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Understanding conspiracy theories

Douglas, Karen, Uscinski, Joseph, Sutton, Robbie M., Cichocka, Aleksandra, Nefes, Turkay, Ang, Chee Siang, Deravi, Farzin (2019) Understanding conspiracy theories. Advances in Political Psychology, 40 (S1). pp. 3-35. ISSN 1479-0661. (doi:10.1111/pops.12568) (KAR id:71278)

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Scholarly efforts to understand conspiracy theories have grown significantly in recent years, and there is now a broad and interdisciplinary literature that we review in this article. We ask three specific questions. First, what are the factors that are associated with conspiracy theorizing? Our review of the literature shows that conspiracy beliefs result from a range of psychological, political and social factors. Next, how are conspiracy theories communicated? Here, we explain how conspiracy theories are shared among individuals and spread through traditional and social media platforms. Next, what are the risks and rewards associated with conspiracy theories? By focusing on politics and science, we argue that conspiracy theories do more harm than good. Finally, because this is a growing literature and many open questions remain, we conclude by suggesting several promising avenues for future research.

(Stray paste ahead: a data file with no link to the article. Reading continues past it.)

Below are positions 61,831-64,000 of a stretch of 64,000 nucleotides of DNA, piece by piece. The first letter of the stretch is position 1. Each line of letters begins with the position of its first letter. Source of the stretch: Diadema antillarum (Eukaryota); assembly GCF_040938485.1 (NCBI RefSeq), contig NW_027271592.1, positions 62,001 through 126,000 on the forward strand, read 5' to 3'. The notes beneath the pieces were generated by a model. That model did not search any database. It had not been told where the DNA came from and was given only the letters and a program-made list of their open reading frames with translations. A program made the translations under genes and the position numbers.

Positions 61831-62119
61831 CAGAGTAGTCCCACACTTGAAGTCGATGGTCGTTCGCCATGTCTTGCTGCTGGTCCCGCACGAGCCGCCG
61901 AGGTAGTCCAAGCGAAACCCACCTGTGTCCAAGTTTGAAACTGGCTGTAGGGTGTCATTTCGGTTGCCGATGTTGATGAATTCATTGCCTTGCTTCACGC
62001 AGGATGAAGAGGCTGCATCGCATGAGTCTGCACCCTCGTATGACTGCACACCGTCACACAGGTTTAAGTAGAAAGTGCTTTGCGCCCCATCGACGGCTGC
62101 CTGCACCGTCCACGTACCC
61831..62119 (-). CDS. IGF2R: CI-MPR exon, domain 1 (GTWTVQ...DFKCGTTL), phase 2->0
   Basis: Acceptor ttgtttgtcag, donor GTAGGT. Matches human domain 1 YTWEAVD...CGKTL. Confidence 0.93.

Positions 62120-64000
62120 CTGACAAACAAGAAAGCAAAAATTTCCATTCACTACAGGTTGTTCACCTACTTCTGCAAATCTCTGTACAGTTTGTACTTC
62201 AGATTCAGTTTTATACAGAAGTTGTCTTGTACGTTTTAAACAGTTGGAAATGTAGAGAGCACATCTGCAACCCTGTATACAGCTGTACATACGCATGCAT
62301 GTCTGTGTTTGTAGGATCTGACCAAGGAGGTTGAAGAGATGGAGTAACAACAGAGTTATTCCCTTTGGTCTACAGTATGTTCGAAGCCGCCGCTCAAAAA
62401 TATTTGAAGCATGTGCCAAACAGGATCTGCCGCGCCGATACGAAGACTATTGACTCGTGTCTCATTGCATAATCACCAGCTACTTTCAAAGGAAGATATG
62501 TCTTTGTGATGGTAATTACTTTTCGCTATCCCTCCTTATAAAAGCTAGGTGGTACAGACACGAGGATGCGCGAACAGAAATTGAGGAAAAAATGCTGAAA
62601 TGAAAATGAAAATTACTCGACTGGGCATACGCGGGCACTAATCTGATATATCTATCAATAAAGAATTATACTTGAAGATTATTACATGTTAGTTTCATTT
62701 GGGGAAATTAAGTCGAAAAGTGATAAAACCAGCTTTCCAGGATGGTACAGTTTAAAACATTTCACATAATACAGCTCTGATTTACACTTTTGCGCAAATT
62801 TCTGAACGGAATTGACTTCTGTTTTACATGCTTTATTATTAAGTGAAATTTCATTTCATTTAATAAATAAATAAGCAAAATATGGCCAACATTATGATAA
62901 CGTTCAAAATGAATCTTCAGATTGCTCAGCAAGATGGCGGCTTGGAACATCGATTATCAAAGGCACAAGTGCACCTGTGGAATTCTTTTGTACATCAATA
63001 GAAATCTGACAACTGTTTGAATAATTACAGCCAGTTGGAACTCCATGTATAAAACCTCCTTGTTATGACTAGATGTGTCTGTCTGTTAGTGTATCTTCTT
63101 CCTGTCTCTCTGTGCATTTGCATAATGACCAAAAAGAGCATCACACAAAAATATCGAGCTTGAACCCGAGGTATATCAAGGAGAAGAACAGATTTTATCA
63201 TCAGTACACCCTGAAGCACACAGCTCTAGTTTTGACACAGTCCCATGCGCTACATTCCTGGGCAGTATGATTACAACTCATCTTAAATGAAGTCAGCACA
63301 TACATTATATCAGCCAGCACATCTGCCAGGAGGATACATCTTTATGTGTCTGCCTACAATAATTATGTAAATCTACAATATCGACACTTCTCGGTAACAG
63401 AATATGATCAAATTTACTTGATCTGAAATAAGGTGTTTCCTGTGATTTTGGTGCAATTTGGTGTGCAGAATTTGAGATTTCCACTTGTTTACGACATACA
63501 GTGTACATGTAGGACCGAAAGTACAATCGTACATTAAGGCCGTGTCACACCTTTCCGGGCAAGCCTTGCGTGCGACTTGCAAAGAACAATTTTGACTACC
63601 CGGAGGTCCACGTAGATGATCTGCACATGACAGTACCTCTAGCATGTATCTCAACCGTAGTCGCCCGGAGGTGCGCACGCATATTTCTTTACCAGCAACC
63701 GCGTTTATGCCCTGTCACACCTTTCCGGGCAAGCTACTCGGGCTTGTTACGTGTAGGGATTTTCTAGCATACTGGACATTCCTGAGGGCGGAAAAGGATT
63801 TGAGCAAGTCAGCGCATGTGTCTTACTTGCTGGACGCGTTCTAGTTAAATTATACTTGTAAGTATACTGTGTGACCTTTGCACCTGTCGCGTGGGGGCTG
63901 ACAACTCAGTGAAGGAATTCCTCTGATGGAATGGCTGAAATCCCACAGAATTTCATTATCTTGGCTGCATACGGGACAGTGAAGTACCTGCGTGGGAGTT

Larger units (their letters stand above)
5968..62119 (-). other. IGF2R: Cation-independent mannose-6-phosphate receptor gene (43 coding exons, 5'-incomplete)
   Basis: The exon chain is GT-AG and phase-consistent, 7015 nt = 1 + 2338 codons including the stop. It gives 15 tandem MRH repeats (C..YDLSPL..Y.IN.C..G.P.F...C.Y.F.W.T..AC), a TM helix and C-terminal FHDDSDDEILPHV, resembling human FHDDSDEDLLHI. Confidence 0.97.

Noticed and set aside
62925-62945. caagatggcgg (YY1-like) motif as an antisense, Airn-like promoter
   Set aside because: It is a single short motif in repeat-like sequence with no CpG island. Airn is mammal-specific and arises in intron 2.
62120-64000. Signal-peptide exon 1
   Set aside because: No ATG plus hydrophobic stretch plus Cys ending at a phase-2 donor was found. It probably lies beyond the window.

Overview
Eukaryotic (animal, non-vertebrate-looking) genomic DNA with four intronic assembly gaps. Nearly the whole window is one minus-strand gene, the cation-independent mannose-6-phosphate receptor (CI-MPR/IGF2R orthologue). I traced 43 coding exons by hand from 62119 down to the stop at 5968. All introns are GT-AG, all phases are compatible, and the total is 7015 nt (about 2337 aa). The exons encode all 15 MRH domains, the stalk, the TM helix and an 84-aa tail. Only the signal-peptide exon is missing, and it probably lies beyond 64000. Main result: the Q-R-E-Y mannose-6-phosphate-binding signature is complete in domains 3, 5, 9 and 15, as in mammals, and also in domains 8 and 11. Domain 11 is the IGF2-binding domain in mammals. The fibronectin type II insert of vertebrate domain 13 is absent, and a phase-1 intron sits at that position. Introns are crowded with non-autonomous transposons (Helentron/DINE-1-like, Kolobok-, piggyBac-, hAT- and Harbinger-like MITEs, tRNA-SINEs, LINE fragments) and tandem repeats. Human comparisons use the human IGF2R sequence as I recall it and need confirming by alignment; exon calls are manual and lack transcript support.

Item Type: Article
DOI/Identification number: 10.1111/pops.12568
Uncontrolled keywords: communication, conspiracy belief, conspiracy theories, politics, psychology
Subjects: B Philosophy. Psychology. Religion > BF Psychology
Divisions: Divisions > Division of Human and Social Sciences > School of Psychology
Depositing User: Karen Douglas
Date Deposited: 19 Dec 2018 09:36 UTC
Last Modified: 16 Feb 2021 14:01 UTC
Resource URI: (The current URI for this page, for reference purposes)
Douglas, Karen:
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